I consider myself an outdoorsy person in the sense that I like to be outdoors. I might not be the first guy sprinting to the summit with a Power Bar in each hand, but I like things that grow where they grow, and I’ve never felt like you have to walk under some arch that reads “Wild Kingdom” to get a little communing done. In the city, the closest things to game trails and wildlife corridors are alleyways, an under-appreciated (by too many people) commodity that Missoula has in plenty. There was even a local artist, the late Tu Baixiong, who had both an affectionate eye and a skilled stroke for depicting these strips of backyard wild on canvas, fluttering laundry and all. It says a lot—both about Tu and about Missoula’s alleys—that the guy came all the way from China, and some of his favorite scenes to paint were the everyday wilds hidden, in plain sight, behind half the houses in town or better.
I never take a sidewalk through a residential area if there’s an alley running through the back. My puttering and urban-foraging year starts with serious alley research every spring—right about now. By April, I know who’s got unsprayed dandelions for winemaking and hop runners to try and transplant. By May, I know whose neglected rhubarb patches are ripe for daring raids at sundown. By late summer, I know whose apple and apricot trees are starting to droop under the weight of all those ripening ovaries, and then a little canvassing determines who might be willing to part with some or all of the fruit in exchange for yard-work or a share of whatever it looks like the finished product is going to be. I bat about .500 with fruit wines, jellies and syrups, but as any home winemaker will tell you, the real pleasure is in the making, not the tasting.
All year long, but especially in spring and summer, alleys are constantly filling up with and being stealthily emptied of a constant supply of stuff that people feel guilty about throwing out and hope alley-crawlers like me will come along and carry off for them. Construction and renovation projects produce scrap lumber and panes of old glass with nearly limitless possibilities. It’s like a big, free, yearlong garage sale, and nothing fires the puttering imagination like free materials; in many cases, they determine the nature of the puttering, instead of the other way around. A few years ago, I built a cider press out of mostly salvaged materials. It still needs a little work, but then I’m still waiting to come across some discarded oak staves to make the bucket. You never know.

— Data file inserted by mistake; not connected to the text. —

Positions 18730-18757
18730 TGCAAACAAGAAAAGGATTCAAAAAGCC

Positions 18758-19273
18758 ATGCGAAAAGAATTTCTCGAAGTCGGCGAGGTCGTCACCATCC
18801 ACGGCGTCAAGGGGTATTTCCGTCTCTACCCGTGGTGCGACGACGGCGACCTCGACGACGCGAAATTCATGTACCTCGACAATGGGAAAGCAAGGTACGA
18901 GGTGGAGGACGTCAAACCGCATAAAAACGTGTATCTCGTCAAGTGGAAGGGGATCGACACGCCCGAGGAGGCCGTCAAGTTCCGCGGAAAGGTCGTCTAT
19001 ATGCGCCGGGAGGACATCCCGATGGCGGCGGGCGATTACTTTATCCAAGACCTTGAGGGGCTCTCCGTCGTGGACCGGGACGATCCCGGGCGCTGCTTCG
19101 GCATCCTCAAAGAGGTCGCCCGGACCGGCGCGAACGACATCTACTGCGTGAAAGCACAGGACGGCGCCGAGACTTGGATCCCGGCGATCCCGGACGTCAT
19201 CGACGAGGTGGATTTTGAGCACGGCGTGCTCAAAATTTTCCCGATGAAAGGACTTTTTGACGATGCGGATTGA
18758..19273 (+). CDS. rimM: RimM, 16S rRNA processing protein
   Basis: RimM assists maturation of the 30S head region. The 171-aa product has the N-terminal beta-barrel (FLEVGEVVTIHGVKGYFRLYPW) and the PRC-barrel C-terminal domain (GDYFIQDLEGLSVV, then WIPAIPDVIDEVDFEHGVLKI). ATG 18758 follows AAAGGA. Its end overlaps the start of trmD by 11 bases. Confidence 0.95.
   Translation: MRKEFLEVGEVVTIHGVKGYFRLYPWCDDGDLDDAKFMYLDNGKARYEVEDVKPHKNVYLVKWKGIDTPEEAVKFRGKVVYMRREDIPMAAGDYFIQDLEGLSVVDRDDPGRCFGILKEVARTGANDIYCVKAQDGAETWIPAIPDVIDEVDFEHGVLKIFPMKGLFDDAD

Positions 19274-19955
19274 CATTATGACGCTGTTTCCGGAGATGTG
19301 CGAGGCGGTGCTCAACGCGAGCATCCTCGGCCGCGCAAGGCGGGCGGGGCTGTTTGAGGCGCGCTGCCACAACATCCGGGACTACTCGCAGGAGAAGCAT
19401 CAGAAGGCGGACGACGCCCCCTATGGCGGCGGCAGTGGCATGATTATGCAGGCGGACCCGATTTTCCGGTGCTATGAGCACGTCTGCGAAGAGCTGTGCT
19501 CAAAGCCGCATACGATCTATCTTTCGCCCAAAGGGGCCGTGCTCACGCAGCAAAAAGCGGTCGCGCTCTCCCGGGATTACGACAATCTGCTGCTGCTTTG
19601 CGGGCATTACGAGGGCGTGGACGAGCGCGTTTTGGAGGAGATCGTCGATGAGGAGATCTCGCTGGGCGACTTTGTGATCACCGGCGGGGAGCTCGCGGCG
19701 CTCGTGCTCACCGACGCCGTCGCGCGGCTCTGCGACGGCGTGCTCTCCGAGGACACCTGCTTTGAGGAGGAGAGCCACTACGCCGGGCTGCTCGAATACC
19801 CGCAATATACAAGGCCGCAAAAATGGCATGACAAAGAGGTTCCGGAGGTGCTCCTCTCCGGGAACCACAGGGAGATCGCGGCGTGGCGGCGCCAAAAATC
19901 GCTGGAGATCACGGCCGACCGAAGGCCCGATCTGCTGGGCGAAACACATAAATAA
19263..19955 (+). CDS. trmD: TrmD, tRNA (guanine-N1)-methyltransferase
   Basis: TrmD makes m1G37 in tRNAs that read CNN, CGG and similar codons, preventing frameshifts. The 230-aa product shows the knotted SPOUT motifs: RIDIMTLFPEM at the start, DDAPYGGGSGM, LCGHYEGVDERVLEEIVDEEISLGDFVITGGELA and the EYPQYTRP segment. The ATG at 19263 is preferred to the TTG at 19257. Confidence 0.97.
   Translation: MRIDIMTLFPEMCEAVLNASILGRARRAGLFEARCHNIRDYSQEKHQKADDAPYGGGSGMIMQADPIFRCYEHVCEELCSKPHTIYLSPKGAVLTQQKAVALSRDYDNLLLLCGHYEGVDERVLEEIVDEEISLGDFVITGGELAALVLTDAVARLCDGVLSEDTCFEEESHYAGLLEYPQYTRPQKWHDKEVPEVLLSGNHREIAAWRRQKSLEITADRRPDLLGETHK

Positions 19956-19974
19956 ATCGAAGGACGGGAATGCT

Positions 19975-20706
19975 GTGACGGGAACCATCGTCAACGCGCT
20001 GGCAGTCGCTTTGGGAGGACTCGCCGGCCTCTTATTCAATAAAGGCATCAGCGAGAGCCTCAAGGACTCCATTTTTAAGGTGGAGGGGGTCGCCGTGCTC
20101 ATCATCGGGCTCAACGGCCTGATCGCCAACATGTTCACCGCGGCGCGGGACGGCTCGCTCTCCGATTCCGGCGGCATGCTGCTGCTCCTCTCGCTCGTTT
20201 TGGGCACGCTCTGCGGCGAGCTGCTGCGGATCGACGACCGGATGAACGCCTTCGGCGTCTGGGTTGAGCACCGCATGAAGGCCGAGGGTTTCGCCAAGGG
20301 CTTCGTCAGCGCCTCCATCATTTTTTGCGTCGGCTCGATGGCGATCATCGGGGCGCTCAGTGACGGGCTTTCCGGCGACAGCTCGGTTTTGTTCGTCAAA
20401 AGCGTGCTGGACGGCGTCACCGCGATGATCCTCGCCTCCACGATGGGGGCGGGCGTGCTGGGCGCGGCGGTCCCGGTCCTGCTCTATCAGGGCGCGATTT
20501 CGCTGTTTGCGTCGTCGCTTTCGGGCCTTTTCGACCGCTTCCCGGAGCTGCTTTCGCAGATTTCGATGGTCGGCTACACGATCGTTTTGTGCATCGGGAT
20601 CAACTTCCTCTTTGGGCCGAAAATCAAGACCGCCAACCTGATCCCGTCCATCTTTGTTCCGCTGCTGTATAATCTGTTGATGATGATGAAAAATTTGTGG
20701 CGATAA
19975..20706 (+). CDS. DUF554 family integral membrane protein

If it weren’t for alleyways, it might never have occurred to me to try building a cider press. In fact, if I spent a tenth as much time driving past them as I do walking down them, I might not even notice alleys at all. Until recently, for me, good walking has been a pleasure coaxed from necessity—and elected necessity, I’ll admit, but a necessity nonetheless. At 33, I’ve never owned a car, which surely vaults me into some kind of rarefied demographic percentile for lifelong car-owners to gawk at. I haven’t even owned a bicycle since my last one got stolen and I was too heartbroken to buy another—in 1992. I don’t get all sanctimonious about my ecological footprint or anything (and it’s not like I never drive or ride in other people’s cars), but, yes, there’s a certain satisfaction in feeling like I’ve got some personal non-polluter credits saved up. If only there were some compensation for the time that bird crapped right on my head—something that never would have happened if I’d been in a car.
But lately, as mentioned, there have been changes: Last month I bought a house seven miles (and about $30,000) distant from Missoula proper. It’s a little too far to walk twice a day without cutting into time I need for other things, so now I either carpool or take the bus into town on weekdays, limiting extra trips taken in a borrowed car as best I can.
Public transport in Missoula is a more convivial experience than you’ll find in some cities. All last week, the driver on my route kept up this running gag about his “flying saucer sighting”—actually just a piece of round pink plastic on the side of the road.
On the whole, though, I’d rather still be walking everywhere. But at least the bus driver lets me carry lumber on his route.